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'BigBelly' High-Tech Trash Cans in Philly Didn't Work Out As Planned (Opinion)

When Philadelphia invested in the solar-powered trash cans, the city did not foresee the issues that have presented themselves over the last few years.

Stu Bykofsky, Philadelphia Daily News / June 26, 2017

(TNS) -- Let’s trash talk.

Yes, I know there are “bigger” issues — $500 million for rebuilding municipal assets, a lack of affordable housing, the trial of the D.A., the mistrial of America’s Dad, the conviction of political heiress Renee Tartaglione – but street-corner trash cans are something we can get our heads around, even though we wouldn’t touch one with a 7-foot Latvian, such as the one just acquired by the Sixers.

I’m talking about the flawed, high-tech, solar-powered trash compactors known as BigBelly that need replacement. The first 300 started hitting the streets in 2009 and Philadelphia now is the proud possessor of 975 of them, mostly in commercial corridors and Center City. The whole deal cost the city $4.5 million – at first, but there was more to come. 

That’s small potatoes in a $4 billion city budget, but it illustrates an annoying tendency on the part of some city officials to be blinded by shiny objects (“solar powered”) and to backseat common sense. Is it possible no one road tested them as you would a car?

They looked all right, kind of like R2D2’s older, bigger cousin, but anyone trying to use it immediately would have detected two flaws.

First, BigBelly has a handle to pull open its maw. Those handles soon became filthy – quite a surprise – and repulsive, especially to women who are more grime-averse than men. Does that sound sexist? Stick your head into a typical single guy’s bathroom, if you dare.

Regarding the handles, Streets Commissioner Carlton Williams quoted citizens as saying, “We don’t want to touch that thing.”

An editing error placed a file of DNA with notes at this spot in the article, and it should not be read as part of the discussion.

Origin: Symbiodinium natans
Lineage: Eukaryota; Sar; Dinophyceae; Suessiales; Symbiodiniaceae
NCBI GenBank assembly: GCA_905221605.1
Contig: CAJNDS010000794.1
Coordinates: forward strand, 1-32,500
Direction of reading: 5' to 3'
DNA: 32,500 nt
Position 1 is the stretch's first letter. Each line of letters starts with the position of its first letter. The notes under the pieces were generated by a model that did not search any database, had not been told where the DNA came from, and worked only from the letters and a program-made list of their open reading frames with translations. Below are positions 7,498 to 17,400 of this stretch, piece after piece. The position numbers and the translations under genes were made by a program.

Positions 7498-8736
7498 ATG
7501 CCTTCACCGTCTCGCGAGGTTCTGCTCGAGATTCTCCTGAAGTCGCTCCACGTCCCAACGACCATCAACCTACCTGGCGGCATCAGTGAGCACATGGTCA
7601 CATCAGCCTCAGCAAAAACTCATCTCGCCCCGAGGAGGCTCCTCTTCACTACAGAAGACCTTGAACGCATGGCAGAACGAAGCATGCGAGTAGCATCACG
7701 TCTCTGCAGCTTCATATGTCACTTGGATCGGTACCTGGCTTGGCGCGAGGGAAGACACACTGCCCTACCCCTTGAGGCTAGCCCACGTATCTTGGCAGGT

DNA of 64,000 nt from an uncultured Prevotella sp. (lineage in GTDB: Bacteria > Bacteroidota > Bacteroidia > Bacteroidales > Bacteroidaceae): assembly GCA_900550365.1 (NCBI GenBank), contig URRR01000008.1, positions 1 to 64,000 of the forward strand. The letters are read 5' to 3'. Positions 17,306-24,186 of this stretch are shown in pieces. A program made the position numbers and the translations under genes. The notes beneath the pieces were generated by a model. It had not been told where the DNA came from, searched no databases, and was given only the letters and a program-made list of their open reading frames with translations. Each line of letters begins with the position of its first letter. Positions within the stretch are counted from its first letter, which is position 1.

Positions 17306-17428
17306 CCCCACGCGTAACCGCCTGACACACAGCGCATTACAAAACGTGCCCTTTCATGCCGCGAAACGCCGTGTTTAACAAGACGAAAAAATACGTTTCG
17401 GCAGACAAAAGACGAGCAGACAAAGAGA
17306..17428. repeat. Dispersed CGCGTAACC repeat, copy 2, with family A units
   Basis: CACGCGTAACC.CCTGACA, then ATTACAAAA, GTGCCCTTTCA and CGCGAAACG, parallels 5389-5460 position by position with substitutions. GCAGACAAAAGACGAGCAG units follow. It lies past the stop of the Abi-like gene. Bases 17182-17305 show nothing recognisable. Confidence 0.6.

Ah, but others did want to touch that thing — thieves who stole the aluminum handles and sold them for scrap. With no handle, BigBelly was on a starvation diet, inoperable.

Second, because BigBelly has a handle, throwing something into the can requires two hands – one to pull down the door, another to drop the object in. If you are carrying a purse, or a briefcase, or a cell phone, using BigBelly is a problem.

The high-tech things cost $3,700 each, as opposed to $100 each for the no-tech wire baskets which they replaced. BigBelly works off a 12-volt battery powered by a solar panel and reportedly holds five times more trash than wire baskets.

Busy ones overflowed anyway, and the technology that was to alert the Streets Department when they were nearing capacity often failed. The trash compactors broke down and the city needed a five-person squad dedicated to fixing that, an unforeseen expense.

In a cost analysis, city Controller Alan Butkovitz reported that when maintenance and parts were factored in, the trash compactors cost the city more like $6.5 million because of bad technology.

Not as bad as cell phones and hover boards that spontaneously burst into flames, but bad enough.

Even though a Butkovitz report waved a caution flag at the trash compactor program in 2010, it took another seven years for city to attempt to fix the problem.

It did that last week when City Council approved a deal to bring in 275 new, improved trash compactors.

Two big positives: the new ones will have a foot pedal for opening the door, and the city will get them free in exchange for advertising rights. The new deal also will outsource some of the maintenance work.

“Basically it’s an acknowledgment that the city’s role for the last seven years hasn’t worked,” said Butkovitz, who is seen as a possible mayoral candidate in 2019.

Williams said while the city initially claimed the trash compactors would save the city $13 million in personnel costs over 10 years, the actual savings has been half that – $6.4 million – because of the high maintenance costs.

When the new trash compactors arrive, Williams said, some of the existing ones can go into neighborhoods and other commercial corridors.

Streets is looking to retrofit them with foot pedals.

Let’s be real. Without foot pedals you’re just relocating the problem to the neighborhoods, offering them something they’d rather not touch, not even with a 7-foot Latvian.

©2017 the Philadelphia Daily News Distributed by Tribune Content Agency, LLC.

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